Tuesday, November 9, 2010

Osakajo (Osaka Castle)

The exquisite Osaka Castle.

The detail of the gold floral designs on the edges of the roof are amazing.

A storehouse above the moat, not sure what its original use was, but unlike the imperial feel of the Osaka Castle, there is the structure and colour of this building generate a sense of peace and calm.

The fish tail detail of the roof ends.

A relatively "clean" shot of the Castle. Somehow the white/gold/black/moss colour combination just works.

The fence around the garden of Osaka Castle. They look like wood but are actually made with stone.

The ramp leading up to the main gate of Osaka Castle

Gate of Osaka Castle

The moat around the castle, part of it is dry and taken over by lush plants. I wonder what was used to layer the huge stones into place to make this moat back in ancient time.

Wednesday, November 3, 2010

Japan trip: Osaka - Shitenno-ji

Shitennji in Osaka

The roof spines of temples and castles in Japan usually end with wing like structures.

At first I thought these were Egyptian influenced designs, but later we were informed that these are meant to symbolise fish tails which is a charm against fire. Temples and castles in Japan are often built mainly in wood.

A bronze dragon guardian, his head is shiny from all the rubbing he gets from visitors :)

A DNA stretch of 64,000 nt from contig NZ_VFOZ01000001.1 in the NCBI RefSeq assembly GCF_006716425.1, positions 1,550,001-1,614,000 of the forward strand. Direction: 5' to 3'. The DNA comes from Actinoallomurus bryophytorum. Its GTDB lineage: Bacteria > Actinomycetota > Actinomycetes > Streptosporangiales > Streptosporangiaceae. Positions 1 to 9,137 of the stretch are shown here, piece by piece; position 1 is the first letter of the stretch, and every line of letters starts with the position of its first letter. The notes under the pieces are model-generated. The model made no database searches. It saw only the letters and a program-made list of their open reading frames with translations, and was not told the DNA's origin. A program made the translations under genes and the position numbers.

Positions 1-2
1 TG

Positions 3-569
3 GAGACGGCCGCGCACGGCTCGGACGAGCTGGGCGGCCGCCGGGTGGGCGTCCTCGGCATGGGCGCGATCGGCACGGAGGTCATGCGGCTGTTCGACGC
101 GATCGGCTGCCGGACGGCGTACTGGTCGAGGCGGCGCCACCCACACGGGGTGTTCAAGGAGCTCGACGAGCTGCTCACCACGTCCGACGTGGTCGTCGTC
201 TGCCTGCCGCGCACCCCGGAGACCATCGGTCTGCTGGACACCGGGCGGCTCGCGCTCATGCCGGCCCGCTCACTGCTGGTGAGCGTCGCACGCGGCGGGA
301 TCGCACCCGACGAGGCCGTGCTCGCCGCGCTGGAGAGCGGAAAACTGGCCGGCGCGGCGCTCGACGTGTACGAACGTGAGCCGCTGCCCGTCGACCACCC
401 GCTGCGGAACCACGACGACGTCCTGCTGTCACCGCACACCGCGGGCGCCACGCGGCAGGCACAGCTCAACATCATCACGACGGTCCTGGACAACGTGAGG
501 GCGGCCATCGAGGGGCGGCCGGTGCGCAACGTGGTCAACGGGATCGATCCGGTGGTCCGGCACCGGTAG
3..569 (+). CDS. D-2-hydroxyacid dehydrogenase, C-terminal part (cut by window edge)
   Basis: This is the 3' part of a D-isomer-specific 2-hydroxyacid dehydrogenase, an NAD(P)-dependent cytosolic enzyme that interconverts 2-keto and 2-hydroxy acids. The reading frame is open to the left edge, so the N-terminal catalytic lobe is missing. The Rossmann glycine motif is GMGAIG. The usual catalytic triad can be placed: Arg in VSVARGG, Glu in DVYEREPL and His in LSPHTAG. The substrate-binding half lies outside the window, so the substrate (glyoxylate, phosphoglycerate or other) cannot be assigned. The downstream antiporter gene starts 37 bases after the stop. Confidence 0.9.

The roof tiles of various temples in Japan usually end with different flowers. For Shitennoji it seems to be the lotus. The ends of the wood beams are also decorated extravagantly.

Lanterns offered to the temple by devotees hung in the walkways. What a beautiful sight it would be to see them all alight at night.

The Shitennoji Pagoda - 5 levels. Each floor is filled with small and large bronze Buddha statues offered to the temple by devotees.

One of the gates into the Prince's Chamber - the sign apparently translates to "the cat's door to Prince's Chamber"....a huge door for the cat... @_@

The pagoda is still visible from further away. The nine rings symbolise royalty and high status of buddhism.

The gravel zen garden is raked each morning by the temple's monks, unfortunately I was not able to capture its full beauty on the day.